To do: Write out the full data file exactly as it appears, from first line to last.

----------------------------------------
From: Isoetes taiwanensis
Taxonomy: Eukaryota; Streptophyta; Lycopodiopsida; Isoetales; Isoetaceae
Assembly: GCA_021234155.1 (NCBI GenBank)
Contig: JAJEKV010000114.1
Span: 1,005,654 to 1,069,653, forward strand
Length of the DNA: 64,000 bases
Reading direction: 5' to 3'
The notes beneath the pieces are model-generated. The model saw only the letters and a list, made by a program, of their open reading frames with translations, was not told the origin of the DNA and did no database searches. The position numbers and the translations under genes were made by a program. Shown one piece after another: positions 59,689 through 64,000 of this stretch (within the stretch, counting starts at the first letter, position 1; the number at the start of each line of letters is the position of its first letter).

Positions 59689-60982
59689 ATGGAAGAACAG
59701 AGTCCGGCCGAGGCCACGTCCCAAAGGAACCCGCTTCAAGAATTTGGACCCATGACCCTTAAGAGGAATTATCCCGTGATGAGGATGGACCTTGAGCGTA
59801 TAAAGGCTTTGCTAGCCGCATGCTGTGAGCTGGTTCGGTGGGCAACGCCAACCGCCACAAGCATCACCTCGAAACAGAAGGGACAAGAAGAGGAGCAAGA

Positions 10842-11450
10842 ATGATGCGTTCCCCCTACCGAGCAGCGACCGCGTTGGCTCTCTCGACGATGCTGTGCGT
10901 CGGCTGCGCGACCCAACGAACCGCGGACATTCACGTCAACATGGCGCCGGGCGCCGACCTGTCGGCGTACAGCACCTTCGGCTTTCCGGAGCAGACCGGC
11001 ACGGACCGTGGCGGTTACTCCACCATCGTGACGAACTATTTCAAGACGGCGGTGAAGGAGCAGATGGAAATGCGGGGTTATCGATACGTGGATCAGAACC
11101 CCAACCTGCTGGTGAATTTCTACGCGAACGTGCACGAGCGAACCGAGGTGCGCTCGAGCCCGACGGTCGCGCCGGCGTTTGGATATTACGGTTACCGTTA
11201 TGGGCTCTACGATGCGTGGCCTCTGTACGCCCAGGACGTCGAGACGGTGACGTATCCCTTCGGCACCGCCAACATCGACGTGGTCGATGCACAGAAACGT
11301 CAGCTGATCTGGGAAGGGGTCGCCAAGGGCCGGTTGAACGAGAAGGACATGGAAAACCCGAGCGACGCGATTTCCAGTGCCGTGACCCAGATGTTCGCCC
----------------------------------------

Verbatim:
From: Isoetes taiwanensis
Taxonomy: Eukaryota; Streptophyta; Lycopodiopsida; Isoetales; Isoetaceae
Assembly: GCA_021234155.1 (NCBI GenBank)
Contig: JAJEKV010000114.1
Span: 1,005,654 to 1,069,653, forward strand
Length of the DNA: 64,000 bases
Reading direction: 5' to 3'
The notes beneath the pieces are model-generated. The model saw only the letters and a list, made by a program, of their open reading frames with translations, was not told the origin of the DNA and did no database searches. The position numbers and the translations under genes were made by a program. Shown one piece after another: positions 59,689 through 64,000 of this stretch (within the stretch, counting starts at the first letter, position 1; the number at the start of each line of letters is the position of its first letter).

Positions 59689-60982
59689 ATGGAAGAACAG
59701 AGTCCGGCCGAGGCCACGTCCCAAAGGAACCCGCTTCAAGAATTTGGACCCATGACCCTTAAGAGGAATTATCCCGTGATGAGGATGGACCTTGAGCGTA
59801 TAAAGGCTTTGCTAGCCGCATGCTGTGAGCTGGTTCGGTGGGCAACGCCAACCGCCACAAGCATCACCTCGAAACAGAAGGGACAAGAAGAGGAGCAAGA

Positions 10842-11450
10842 ATGATGCGTTCCCCCTACCGAGCAGCGACCGCGTTGGCTCTCTCGACGATGCTGTGCGT
10901 CGGCTGCGCGACCCAACGAACCGCGGACATTCACGTCAACATGGCGCCGGGCGCCGACCTGTCGGCGTACAGCACCTTCGGCTTTCCGGAGCAGACCGGC
11001 ACGGACCGTGGCGGTTACTCCACCATCGTGACGAACTATTTCAAGACGGCGGTGAAGGAGCAGATGGAAATGCGGGGTTATCGATACGTGGATCAGAACC
11101 CCAACCTGCTGGTGAATTTCTACGCGAACGTGCACGAGCGAACCGAGGTGCGCTCGAGCCCGACGGTCGCGCCGGCGTTTGGATATTACGGTTACCGTTA
11201 TGGGCTCTACGATGCGTGGCCTCTGTACGCCCAGGACGTCGAGACGGTGACGTATCCCTTCGGCACCGCCAACATCGACGTGGTCGATGCACAGAAACGT
11301 CAGCTGATCTGGGAAGGGGTCGCCAAGGGCCGGTTGAACGAGAAGGACATGGAAAACCCGAGCGACGCGATTTCCAGTGCCGTGACCCAGATGTTCGCCC